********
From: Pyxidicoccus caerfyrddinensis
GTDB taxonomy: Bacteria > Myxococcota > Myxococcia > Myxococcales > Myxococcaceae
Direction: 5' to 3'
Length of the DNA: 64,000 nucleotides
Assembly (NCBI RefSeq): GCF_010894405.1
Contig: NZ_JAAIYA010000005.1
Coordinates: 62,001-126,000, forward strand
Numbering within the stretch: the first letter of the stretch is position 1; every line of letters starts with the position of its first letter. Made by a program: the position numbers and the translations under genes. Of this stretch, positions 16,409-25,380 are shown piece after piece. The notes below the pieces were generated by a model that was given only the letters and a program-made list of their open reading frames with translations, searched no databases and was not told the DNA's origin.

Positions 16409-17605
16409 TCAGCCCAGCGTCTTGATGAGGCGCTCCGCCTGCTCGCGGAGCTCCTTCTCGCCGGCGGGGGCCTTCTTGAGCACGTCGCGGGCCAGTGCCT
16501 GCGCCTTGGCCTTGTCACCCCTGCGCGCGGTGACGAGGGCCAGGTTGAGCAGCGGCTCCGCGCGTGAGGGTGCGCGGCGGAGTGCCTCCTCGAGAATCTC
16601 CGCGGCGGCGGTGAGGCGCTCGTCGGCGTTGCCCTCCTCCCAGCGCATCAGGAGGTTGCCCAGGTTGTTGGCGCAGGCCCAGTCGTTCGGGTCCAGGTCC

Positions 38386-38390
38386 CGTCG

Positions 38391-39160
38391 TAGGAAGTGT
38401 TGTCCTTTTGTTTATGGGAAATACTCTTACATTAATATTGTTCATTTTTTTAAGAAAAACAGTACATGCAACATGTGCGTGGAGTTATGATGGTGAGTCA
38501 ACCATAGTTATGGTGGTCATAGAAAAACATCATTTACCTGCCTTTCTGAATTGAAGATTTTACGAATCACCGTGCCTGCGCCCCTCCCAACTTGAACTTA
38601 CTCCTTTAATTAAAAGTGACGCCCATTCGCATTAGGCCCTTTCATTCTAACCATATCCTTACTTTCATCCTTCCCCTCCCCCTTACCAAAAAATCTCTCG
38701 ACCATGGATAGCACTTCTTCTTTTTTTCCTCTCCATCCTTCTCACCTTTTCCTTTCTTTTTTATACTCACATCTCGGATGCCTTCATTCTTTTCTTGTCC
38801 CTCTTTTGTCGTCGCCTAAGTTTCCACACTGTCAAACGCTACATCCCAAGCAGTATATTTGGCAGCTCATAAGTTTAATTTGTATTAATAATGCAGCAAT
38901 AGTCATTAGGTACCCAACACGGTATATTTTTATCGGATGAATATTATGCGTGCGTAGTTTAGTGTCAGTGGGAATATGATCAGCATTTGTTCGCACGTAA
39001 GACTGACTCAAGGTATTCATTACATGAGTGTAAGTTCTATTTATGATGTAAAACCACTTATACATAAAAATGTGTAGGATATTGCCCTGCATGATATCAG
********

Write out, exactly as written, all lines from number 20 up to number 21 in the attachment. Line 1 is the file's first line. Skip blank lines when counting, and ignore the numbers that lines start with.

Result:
38701 ACCATGGATAGCACTTCTTCTTTTTTTCCTCTCCATCCTTCTCACCTTTTCCTTTCTTTTTTATACTCACATCTCGGATGCCTTCATTCTTTTCTTGTCC
38801 CTCTTTTGTCGTCGCCTAAGTTTCCACACTGTCAAACGCTACATCCCAAGCAGTATATTTGGCAGCTCATAAGTTTAATTTGTATTAATAATGCAGCAAT